Outlook So it's cheerio to Harvey McGrath. It is a mark of the way Prudential has conducted itself that he is probably not the worst occupant of the top seat in the life insurer's boardroom during the past few decades. The Ulsterman's tenure as chairman has hardly been a happy one, however.
Mr McGrath made his name in the hedge-fund industry, turning Man Group into the world's biggest quoted hedge-fund manager. But while life insurance and hedge funds may fall under the banner of financial services they couldn't be more different.
At Man, Mr McGrath oversaw numerous deals as chief executive and then chairman, which were largely waved through with little comment.
But even shareholders at one of the more anonymous members of the FTSE 100 tend to expect more than the "you'll just have to trust us, this deal is great" approach that he and his colleagues adopted when they asked them to stump up billions for the purchase of asian insurer AIA from the US government.
It therefore came as little surprise that the deal blew up in their faces. But Mr McGrath has carried the can rather than his chief executive Tidjane Thiam. This isn't entirely fair. Mr McGrath hardly played a blinder, but nor did Mr Thiam. And it was the latter who stoked their opposition's fires by trying to take a second job at a French bank while the bid was in progress (although Mr McGrath might have intervened).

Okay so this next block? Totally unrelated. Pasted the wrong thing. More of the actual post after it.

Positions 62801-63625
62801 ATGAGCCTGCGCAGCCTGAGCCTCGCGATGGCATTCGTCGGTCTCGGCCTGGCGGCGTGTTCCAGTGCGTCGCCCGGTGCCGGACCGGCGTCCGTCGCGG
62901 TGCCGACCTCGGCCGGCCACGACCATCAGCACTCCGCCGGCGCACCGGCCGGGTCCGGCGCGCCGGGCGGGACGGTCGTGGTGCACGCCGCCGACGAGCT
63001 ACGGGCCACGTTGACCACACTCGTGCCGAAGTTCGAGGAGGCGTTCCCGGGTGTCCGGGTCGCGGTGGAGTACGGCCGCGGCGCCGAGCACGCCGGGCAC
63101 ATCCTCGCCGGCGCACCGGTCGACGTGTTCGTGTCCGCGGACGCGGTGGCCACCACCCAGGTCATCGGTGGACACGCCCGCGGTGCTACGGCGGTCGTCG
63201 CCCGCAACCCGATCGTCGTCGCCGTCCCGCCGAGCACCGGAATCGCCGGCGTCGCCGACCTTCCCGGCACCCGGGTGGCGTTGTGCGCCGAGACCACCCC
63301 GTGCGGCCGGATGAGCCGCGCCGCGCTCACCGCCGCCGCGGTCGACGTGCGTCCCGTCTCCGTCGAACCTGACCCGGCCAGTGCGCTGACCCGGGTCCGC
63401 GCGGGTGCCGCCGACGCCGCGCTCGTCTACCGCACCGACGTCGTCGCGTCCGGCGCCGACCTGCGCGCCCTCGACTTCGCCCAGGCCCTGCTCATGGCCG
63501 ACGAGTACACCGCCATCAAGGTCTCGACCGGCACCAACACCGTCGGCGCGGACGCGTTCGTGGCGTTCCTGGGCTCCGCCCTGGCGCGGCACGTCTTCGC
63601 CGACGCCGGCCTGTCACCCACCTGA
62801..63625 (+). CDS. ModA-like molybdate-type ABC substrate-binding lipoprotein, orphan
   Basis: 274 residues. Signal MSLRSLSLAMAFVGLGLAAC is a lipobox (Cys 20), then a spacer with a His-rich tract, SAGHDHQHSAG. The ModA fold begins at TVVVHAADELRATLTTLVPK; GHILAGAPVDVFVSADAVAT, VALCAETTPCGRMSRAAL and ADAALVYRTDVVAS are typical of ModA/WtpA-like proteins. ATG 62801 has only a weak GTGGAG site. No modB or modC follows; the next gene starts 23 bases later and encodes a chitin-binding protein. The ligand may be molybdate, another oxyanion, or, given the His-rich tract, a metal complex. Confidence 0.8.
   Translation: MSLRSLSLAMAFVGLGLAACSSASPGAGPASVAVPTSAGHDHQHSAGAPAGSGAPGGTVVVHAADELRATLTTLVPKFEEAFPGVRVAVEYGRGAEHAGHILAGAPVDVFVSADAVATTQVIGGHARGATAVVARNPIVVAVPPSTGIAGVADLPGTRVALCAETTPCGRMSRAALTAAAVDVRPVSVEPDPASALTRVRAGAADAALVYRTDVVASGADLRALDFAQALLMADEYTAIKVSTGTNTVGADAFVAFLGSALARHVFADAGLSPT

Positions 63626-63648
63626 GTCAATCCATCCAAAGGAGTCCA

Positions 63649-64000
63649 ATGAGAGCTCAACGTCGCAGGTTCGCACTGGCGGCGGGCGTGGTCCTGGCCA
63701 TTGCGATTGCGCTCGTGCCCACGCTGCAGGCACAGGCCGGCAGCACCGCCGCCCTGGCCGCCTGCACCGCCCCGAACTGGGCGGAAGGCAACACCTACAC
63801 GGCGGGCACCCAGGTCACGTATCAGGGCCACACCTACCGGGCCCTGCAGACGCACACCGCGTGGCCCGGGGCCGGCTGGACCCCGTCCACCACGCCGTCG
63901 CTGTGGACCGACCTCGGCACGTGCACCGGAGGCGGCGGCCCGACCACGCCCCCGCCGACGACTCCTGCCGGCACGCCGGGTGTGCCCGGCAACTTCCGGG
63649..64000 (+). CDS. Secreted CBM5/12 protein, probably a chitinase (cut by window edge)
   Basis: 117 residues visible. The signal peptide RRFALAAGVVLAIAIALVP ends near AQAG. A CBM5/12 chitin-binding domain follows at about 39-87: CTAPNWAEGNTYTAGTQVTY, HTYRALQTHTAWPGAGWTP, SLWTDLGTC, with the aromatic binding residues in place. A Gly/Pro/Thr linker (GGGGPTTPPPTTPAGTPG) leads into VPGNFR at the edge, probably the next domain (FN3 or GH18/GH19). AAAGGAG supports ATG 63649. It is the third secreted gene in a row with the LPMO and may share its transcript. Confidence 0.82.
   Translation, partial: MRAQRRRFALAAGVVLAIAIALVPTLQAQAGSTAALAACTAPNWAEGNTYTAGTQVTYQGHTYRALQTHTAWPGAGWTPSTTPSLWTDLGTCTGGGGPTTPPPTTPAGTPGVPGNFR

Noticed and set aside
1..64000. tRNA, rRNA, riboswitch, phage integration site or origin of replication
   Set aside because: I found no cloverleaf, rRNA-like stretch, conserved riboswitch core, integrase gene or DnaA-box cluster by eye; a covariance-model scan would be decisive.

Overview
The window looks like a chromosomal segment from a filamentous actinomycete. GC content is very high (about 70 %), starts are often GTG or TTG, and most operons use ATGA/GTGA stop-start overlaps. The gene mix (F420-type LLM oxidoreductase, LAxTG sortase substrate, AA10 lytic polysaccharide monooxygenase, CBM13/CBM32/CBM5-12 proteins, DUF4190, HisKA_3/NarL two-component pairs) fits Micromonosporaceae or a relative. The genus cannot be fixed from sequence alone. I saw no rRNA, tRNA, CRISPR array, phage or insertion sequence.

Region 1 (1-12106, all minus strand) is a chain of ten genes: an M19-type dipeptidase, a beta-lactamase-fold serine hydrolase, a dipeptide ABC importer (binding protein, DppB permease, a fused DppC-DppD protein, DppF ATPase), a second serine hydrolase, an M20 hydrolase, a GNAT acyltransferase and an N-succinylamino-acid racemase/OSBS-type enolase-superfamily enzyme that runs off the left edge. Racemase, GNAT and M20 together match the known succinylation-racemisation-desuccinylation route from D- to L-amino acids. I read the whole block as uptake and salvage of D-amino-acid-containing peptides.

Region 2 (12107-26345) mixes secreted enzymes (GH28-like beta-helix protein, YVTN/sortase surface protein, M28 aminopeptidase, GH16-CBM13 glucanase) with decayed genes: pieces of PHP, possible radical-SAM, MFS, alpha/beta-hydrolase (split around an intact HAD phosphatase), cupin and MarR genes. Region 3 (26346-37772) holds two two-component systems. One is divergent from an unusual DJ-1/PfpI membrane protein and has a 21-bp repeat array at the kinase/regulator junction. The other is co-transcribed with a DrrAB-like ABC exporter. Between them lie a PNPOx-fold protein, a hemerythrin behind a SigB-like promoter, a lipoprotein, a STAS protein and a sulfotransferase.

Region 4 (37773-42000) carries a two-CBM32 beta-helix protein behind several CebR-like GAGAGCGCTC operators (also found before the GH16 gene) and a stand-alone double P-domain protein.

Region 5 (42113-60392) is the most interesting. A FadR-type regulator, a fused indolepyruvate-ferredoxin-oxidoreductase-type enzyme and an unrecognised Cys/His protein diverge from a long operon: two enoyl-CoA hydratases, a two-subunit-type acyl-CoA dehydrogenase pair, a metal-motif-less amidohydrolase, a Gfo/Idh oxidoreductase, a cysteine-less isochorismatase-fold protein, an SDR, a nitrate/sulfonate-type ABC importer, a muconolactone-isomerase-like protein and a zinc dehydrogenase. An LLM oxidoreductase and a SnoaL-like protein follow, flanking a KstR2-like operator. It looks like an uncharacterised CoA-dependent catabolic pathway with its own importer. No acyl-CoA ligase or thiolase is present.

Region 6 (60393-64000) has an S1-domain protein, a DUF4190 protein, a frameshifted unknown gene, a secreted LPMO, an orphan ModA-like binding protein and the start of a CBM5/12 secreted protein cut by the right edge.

Ulstermen are not renowned for their willingness to back down from a fight, but the writing was on the wall after nearly a quarter of shareholders failed to back him at the last AGM. That might not sound like a lot, but chairmen are accustomed to getting the sort of support that Kim Jong-un could expect were he to hold a vote on his prospective leadership of North Korea.
It is worth noting, however, that Mr McGrath has quietly reshaped Prudential's board, adding a number of heavy hitters as those who voted in favour of the disastrous AIA adventure have departed.
Mr McGrath has acted as something of a lightning rod for Mr Thiam over the past couple of years, despite the fact that the latter was equally culpable for the AIA failure. Helped by some good work put in by his predecessor Mark Tucker (now ironically running AIA) Mr Thiam has kept shareholders happy by turning in some good results. But there won't be any easy shelter for him the next time a storm hits his company. Nor should there be.Reuse content